Not only was the scenery new to us, but we worked alongside some new partners as well. U.S. Fish and Wildlife Service (USFWS) Legacy Region 6 staff from the Great Plains FWCO and North Dakota Ecological Services Field Office are in the process of developing an invasive carp eDNA program. During this effort, staff from both offices assisted us in the sampling process. South Dakota Game, Fish, and Parks, as well as University of South Dakota partners also assisted and learned the USFWS method of eDNA sampling and processing. With so many people working together, we were able to have two pairs of samplers working to collect water samples, a data recorder, and a large crew handling the coolers, buckets, and our little red wagon full of supplies.

These many hands made light work, which is good because shore sampling along the Big Sioux and East Fork Vermillion Rivers required hauling our equipment through cornfields, cow pastures, and steep, grassy riverbanks. In many places, these rivers were shallow enough to walk across in knee boots, compared to the usual large river sampling from a boat that the La Crosse FWCO is accustomed to. Sampling on the Big Sioux and East Fork Vermillion rivers took place downstream of probable barriers to upstream fish movement near places where invasive carp have been observed in the past. The detection of invasive carp eDNA in these locations will provide baseline data on our ability to detect eDNA in these waterbodies. This will inform future sampling events, including those above the barriers on these rivers.

Above: The eDNA sampling crew makes its way to the sampling site on the East Fork Vermillion River, gear in tow. Credit: Katie Lieder/USFWS

mussel holding cage and silo

Genoa NFH Continues Collaboration with the National Mississippi River Museum and Aquarium

By Beth Glidewell , Genoa NFH

Last year partners from the National Mississippi River Museum and Aquarium in Dubuque, Iowa placed juvenile fatmucket mussels produced at Genoa National Fish Hatchery (NFH) into silos in Bee Branch, a recently ‘day lighted’ urban stream in Dubuque. This process of ‘day lighting’ a stream, or transforming an urban, underground drainage-way into an open creek and green space better suited for flood mitigation, has been an extensive project undertaken by the City of Dubuque and numerous partners.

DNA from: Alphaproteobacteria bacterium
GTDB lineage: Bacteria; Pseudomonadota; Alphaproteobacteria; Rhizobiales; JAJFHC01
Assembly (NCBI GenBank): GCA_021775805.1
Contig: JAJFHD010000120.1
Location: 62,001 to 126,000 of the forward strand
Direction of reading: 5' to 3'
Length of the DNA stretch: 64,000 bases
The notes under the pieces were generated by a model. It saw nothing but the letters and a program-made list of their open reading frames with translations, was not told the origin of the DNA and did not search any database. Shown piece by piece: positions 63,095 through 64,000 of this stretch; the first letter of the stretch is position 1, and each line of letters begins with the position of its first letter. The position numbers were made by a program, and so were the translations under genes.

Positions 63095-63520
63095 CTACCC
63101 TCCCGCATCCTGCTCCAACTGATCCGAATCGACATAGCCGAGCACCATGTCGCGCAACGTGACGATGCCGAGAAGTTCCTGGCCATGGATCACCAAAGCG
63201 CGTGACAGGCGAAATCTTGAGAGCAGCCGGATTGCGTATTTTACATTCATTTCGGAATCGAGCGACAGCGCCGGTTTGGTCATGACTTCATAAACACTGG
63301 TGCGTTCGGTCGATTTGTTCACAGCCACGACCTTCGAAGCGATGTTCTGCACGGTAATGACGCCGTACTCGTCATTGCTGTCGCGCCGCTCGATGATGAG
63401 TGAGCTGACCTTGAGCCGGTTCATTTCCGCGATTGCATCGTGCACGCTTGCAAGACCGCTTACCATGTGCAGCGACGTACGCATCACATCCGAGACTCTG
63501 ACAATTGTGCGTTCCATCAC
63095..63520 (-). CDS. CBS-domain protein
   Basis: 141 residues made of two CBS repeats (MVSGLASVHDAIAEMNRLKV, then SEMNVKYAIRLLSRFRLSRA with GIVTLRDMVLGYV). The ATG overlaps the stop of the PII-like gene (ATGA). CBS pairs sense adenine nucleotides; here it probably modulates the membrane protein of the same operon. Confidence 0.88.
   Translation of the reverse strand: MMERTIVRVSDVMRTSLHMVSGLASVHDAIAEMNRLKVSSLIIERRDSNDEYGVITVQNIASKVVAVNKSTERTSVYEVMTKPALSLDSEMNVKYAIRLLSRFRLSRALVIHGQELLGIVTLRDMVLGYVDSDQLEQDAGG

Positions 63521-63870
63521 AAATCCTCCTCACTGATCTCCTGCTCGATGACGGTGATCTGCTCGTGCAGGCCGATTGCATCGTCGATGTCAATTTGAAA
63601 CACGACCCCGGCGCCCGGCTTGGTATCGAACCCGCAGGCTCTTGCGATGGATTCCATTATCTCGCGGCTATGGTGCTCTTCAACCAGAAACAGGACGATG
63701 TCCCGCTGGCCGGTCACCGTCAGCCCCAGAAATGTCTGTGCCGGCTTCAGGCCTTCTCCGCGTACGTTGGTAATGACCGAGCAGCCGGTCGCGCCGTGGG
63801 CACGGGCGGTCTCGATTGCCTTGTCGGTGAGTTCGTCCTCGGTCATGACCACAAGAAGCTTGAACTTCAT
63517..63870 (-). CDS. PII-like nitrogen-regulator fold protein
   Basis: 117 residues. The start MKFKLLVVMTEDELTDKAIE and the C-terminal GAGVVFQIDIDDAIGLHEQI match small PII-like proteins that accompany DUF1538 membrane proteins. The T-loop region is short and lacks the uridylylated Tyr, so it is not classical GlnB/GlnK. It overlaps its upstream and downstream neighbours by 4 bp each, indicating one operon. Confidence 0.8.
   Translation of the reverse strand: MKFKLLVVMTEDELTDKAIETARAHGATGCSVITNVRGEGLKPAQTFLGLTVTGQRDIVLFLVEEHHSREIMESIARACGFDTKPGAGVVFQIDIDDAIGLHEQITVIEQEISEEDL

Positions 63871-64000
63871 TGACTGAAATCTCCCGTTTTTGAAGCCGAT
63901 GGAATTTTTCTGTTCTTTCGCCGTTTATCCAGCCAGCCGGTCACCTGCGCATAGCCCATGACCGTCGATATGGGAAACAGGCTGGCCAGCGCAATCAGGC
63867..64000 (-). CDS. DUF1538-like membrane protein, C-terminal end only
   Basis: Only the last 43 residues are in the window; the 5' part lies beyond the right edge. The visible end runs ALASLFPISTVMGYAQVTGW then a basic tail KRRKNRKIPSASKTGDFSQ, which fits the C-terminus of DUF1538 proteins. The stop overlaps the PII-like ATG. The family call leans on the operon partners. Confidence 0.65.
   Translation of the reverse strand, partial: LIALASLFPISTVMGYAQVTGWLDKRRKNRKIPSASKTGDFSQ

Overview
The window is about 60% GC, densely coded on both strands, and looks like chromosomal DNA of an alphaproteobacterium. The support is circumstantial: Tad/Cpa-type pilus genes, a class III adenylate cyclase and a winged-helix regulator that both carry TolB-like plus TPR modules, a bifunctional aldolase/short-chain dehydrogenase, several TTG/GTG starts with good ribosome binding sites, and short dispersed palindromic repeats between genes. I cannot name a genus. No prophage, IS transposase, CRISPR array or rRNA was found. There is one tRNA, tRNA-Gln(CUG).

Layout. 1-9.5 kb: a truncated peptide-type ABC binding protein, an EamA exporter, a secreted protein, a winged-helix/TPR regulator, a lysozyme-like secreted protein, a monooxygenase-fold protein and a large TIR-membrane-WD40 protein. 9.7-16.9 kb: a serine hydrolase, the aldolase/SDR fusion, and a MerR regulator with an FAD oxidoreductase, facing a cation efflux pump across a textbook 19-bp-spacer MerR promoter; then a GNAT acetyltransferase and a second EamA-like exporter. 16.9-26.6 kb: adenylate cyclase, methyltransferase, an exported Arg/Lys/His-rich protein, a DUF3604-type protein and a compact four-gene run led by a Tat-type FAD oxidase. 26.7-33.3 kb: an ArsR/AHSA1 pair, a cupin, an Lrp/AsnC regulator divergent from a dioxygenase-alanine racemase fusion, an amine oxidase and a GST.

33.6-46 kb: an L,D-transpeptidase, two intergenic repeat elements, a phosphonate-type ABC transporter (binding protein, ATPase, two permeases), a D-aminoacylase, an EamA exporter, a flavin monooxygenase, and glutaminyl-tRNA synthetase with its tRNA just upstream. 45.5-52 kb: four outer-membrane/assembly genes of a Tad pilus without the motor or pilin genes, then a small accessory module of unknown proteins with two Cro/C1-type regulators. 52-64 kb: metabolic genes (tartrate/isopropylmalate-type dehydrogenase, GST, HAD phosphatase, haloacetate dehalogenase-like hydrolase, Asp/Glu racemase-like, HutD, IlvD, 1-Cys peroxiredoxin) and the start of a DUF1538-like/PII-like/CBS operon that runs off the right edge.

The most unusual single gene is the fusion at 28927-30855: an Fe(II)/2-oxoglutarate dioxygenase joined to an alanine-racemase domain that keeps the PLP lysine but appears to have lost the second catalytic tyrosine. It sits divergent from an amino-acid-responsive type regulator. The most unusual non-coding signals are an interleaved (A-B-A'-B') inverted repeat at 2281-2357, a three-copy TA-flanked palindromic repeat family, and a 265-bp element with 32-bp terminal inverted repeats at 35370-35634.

Now that construction work is complete for much of the upper section of the project, the restoration of the stream’s ecology begins in earnest. The mussels placed in silos (stable concrete containers that can withstand changing water flow conditions in a creek, and securely house juvenile mussels) last year were used to evaluate water quality conditions in the creek over the growing season, and through the winter. This information - ‘can mussels survive in the Bee Branch?’ will help answer questions about future restoration plans for the creek and is a critical component of the River Museum’s community outreach, helping to share stream ecology work with community members.

In the silos, mussel survivorship over the last growing season was variable, though some silos had up to 90% survivorship over the summer, and a check of the silos earlier this summer showed encouraging results. In May of this year, a new round of fatmucket were placed in the silos, ready for the growing season to start. About 30 mussels per container, each about (0.39-0.79 inches) in length were deployed, and will be checked throughout the summer by River Museum staff and community members.

Above: Checking a silo from last season, the concrete structure and mussel holding cage portion is undamaged and ready for a new season in the creek. Credit: Megan Bradley/USFWS

new boat

Wilmington Substation Gets New Hydroacoustics Boat

By Eric Brossman, Carterville FWCO- Wilmington Substation

Even while the field season winds down in fall, the Wilmington Substation continues their ongoing hydroacoustic monitoring for invasive carp in the upper Illinois River pools and the Electric Fish Dispersal Barrier (EFDB) on the Chicago Sanitary and Shipping Canal throughout the year.

In order to perform this work, the biologists and technicians designed a specialized watercraft to utilize the hydroacoustic equipment effectively and safely. First, the vessel should have an enclosed cabin. Performing fieldwork on the EFDB is inherently dangerous as the water is charged with high voltage electricity. The crew needs an enclosed cabin to remove the risk of falling in the water at the EFDB. The computers that run the equipment, need to be protected from the elements along with an adequate workspace. As mentioned before, these regular monitoring trips occur during the hottest and coldest times of the year so a boat with an enclosed climate controlled cabin is a bonus. Second, the boat must be large enough to carry bulky equipment, computers, generator, and a crew of three people. The deck needs enough space to accommodate davit cranes to mount and deploy the split beam transducers and towfish sonar scanner. Finally, the boat needs to track smoothly and not be prone to rocking as this can confound the data collected by the hydroacoustic instruments.